Reading Group Center

Celebrating Bernhard Schlink

Back in 1999, Bernhard Schlink became a household name with the publication of his novel The Reader, which was later adapted into a film starring Kate Winslet. Schlink’s other works are not as well known, but they are just as powerful. To mark the paperback release of his latest book, The Woman on the Stairs, we’re revisiting a few of Schlink’s incredible novels and short stories that have captivated us over the years.


The Woman on the Stairs

In a museum far from home, a lawyer stumbles across a painting of a woman he once knew. Decades before, he had become entangled in her affairs when he was called on to settle a dispute between her husband and the painter of the work—who was also her lover. When, ultimately, the lawyer fell in love with her himself and risked everything for her, she mysteriously disappeared—along with the painting.

Now, face to face with the portrait once again, the lawyer must reconcile his past and present selves. When he eventually locates Irene, he is forced to confront the truth of his love—and the reality that his life has been irrevocably changed.  

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The Reader

Hailed for its coiled eroticism and the moral claims it makes upon the reader, this mesmerizing novel is a story of love and secrets, horror and compassion, unfolding against the haunted landscape of postwar Germany. When he falls ill on his way home from school, fifteen-year-old Michael Berg is rescued by Hanna, a woman twice his age. In time she becomes his lover—then she inexplicably disappears. When Michael next sees her, he is a young law student, and she is on trial for a hideous crime. As he watches her refuse to defend her innocence, Michael gradually realizes that Hanna may be guarding a secret she considers more shameful than murder.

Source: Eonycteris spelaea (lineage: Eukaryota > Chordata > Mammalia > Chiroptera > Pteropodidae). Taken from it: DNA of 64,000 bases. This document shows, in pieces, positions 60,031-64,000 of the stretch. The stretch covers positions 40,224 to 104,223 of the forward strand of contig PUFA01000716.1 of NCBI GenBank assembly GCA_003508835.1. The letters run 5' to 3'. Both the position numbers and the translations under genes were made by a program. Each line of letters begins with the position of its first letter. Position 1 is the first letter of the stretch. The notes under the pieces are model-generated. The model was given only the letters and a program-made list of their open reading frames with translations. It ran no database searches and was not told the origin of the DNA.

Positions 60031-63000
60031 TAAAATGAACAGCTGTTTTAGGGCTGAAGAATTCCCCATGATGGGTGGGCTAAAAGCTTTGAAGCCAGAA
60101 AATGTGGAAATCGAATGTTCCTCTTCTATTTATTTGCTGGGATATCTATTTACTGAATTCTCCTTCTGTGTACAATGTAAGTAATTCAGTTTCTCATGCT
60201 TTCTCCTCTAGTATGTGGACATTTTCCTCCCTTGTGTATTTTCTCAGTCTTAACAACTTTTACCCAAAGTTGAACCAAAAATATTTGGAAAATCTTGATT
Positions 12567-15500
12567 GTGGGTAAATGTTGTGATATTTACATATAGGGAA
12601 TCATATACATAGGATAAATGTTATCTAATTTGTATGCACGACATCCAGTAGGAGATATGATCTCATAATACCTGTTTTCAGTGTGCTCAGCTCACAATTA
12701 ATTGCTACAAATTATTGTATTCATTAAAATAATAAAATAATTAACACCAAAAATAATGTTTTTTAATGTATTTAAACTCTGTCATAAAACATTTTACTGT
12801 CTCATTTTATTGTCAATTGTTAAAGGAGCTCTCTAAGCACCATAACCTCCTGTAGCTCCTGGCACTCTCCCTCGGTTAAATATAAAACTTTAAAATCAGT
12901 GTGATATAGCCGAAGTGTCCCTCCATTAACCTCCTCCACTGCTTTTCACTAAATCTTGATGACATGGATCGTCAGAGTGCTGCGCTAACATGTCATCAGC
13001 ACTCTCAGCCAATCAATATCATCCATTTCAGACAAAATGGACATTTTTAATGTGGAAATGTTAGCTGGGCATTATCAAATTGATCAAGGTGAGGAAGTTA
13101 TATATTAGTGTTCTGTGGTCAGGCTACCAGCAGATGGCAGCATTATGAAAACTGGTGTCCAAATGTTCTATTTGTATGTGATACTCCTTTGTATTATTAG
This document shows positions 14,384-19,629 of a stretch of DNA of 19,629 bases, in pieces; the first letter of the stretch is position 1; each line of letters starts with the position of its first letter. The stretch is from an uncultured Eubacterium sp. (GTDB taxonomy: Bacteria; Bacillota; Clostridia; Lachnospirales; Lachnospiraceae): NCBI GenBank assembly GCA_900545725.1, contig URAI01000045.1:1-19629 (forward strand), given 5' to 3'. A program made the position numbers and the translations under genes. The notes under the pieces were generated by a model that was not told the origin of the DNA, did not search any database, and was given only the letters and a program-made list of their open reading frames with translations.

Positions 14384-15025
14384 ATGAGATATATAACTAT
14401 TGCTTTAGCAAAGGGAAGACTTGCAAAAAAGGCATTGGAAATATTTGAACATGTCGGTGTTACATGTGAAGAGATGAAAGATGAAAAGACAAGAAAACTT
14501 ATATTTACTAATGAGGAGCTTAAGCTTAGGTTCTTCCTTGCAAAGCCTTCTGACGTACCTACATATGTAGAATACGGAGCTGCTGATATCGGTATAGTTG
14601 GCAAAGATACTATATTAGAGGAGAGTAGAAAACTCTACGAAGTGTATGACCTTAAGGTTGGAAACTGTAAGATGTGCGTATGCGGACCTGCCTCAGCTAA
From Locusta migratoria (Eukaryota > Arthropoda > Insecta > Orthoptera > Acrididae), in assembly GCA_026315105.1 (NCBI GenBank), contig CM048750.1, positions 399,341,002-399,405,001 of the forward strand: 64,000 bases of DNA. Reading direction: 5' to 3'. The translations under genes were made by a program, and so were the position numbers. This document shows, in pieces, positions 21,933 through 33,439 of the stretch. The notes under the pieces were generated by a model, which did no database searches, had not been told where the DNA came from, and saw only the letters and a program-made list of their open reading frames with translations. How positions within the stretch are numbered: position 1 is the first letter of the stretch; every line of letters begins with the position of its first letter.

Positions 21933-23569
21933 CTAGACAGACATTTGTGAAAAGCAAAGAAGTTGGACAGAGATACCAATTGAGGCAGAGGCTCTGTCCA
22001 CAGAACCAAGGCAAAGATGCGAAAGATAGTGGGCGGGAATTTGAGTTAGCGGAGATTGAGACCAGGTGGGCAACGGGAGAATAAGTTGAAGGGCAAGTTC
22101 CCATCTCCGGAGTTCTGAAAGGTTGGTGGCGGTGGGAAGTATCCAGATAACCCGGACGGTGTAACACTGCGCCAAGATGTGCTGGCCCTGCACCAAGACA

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Summer Lies

From Bernhard Schlink come seven provocative and masterfully calibrated stories. A keen dissection of the ways in which we play with truth and less-than-truth in our lives. Summer Lies brims with the delusions, the passions, the outbursts, and the sometimes-irrational justifications people make within a mélange of beautifully rendered relationships. In ”After the Season,” a man falls quickly in love with a woman he meets on the beach but wrestles with his incongruous feelings of betrayal after he learns she’s rich. A philandering playwright is accused of infidelity by his wife in “The Night in Baden-Baden,” but he sees her accusations as nothing more than a means to exculpate himself of his guilt as he carries on with his ways. And in “Stranger in the Night,” an obliging professor becomes an accomplice—not entirely unwittingly—to the temporary escape of a charismatic fugitive on a delayed flight from New York to Frankfurt.

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The Weekend

Old friends and lovers reunite for a weekend in a secluded country home after spending decades apart. They excavate old memories and pass clandestine judgments on the wildly divergent paths they’ve taken since their youth. But this isn’t just any reunion, and their conversations about the old days aren’t your typical reminiscences: After twenty-four years, Jörg, a convicted murderer and terrorist, has been released from prison. The announcement of his pardon will send shock waves through the country, but before the announcement, his friends—some of whom were Baader-Meinhof sympathizers or those who clung to them—gather for his first weekend of freedom. They have been summoned by Jörg’s devoted sister, Christiane, whose concern for her brother’s safety is matched only by the unrelenting zeal of Marko, a young man intent on having Jörg continue to fight for the cause.

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